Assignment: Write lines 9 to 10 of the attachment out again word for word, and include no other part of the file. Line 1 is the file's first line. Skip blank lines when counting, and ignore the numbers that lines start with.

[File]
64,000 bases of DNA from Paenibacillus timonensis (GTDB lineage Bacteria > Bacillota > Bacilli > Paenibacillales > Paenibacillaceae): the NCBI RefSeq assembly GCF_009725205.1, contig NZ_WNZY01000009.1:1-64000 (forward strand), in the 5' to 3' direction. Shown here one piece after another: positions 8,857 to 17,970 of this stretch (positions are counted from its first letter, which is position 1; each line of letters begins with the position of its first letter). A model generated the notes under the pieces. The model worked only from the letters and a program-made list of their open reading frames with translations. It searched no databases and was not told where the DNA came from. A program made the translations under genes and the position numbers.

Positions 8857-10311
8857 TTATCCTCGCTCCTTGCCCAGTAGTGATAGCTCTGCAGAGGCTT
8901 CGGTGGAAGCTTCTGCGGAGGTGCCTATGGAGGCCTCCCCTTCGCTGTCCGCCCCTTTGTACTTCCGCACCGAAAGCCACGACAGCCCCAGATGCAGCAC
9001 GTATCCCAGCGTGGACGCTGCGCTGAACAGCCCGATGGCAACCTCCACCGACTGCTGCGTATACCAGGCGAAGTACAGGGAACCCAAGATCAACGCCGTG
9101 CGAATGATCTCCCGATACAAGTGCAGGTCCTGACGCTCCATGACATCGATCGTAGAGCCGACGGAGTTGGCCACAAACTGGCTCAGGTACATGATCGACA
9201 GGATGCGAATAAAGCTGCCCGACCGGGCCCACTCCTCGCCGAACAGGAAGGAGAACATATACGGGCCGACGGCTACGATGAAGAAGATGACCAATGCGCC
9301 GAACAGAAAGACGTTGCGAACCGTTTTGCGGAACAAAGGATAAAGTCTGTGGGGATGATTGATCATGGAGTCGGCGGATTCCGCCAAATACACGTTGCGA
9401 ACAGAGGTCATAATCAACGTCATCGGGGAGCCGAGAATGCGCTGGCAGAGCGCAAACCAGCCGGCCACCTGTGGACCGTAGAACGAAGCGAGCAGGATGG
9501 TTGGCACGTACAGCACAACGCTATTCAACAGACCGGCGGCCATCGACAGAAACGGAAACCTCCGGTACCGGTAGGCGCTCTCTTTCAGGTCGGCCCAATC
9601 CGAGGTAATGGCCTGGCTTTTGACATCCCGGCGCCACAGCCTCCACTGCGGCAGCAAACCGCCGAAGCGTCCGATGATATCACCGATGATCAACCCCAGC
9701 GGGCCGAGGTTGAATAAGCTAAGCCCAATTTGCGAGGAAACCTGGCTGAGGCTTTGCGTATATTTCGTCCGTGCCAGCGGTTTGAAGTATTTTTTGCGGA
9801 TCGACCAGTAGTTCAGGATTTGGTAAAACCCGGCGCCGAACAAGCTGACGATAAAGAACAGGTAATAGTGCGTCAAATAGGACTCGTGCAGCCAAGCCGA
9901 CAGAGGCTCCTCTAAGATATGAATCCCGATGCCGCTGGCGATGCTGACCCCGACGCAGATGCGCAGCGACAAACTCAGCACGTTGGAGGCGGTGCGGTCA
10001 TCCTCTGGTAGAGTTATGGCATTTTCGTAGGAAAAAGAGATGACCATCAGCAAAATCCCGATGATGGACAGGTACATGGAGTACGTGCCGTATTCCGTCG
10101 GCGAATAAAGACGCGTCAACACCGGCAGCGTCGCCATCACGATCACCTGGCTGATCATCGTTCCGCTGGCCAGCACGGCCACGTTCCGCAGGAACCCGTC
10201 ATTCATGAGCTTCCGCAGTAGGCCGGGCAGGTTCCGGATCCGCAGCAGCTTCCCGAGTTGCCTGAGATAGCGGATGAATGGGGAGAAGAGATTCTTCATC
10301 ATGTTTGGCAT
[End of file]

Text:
9401 ACAGAGGTCATAATCAACGTCATCGGGGAGCCGAGAATGCGCTGGCAGAGCGCAAACCAGCCGGCCACCTGTGGACCGTAGAACGAAGCGAGCAGGATGG
9501 TTGGCACGTACAGCACAACGCTATTCAACAGACCGGCGGCCATCGACAGAAACGGAAACCTCCGGTACCGGTAGGCGCTCTCTTTCAGGTCGGCCCAATC